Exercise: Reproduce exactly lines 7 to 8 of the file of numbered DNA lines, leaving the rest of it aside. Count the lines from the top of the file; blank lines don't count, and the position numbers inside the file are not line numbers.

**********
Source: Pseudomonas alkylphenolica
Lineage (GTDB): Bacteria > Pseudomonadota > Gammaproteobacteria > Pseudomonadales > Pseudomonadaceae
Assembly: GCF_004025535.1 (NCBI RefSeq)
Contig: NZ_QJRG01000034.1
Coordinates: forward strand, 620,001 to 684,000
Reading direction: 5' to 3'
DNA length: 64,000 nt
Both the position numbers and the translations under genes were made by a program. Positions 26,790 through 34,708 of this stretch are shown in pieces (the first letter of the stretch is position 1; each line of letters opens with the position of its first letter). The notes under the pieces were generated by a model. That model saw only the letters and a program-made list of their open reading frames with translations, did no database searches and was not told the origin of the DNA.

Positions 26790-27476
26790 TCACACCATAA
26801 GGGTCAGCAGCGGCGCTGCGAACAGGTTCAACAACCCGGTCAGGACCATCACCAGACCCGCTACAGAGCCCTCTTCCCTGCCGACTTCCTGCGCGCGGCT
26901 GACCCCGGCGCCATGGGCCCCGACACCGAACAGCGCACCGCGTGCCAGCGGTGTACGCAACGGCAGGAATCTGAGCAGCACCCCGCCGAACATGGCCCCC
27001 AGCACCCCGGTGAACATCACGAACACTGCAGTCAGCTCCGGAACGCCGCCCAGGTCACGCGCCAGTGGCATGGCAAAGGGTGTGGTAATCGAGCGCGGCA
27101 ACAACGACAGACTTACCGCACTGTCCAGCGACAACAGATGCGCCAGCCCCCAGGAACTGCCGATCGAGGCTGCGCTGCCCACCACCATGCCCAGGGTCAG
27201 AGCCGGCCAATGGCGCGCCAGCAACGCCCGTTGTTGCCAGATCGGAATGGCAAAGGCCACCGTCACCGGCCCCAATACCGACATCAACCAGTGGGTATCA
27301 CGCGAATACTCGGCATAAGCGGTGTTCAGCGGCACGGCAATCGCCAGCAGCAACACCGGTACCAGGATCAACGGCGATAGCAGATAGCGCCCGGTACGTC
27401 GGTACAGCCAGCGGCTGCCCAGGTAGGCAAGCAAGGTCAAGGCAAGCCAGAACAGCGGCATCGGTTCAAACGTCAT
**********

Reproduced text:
DNA length: 64,000 nt
Both the position numbers and the translations under genes were made by a program. Positions 26,790 through 34,708 of this stretch are shown in pieces (the first letter of the stretch is position 1; each line of letters opens with the position of its first letter). The notes under the pieces were generated by a model. That model saw only the letters and a program-made list of their open reading frames with translations, did no database searches and was not told the origin of the DNA.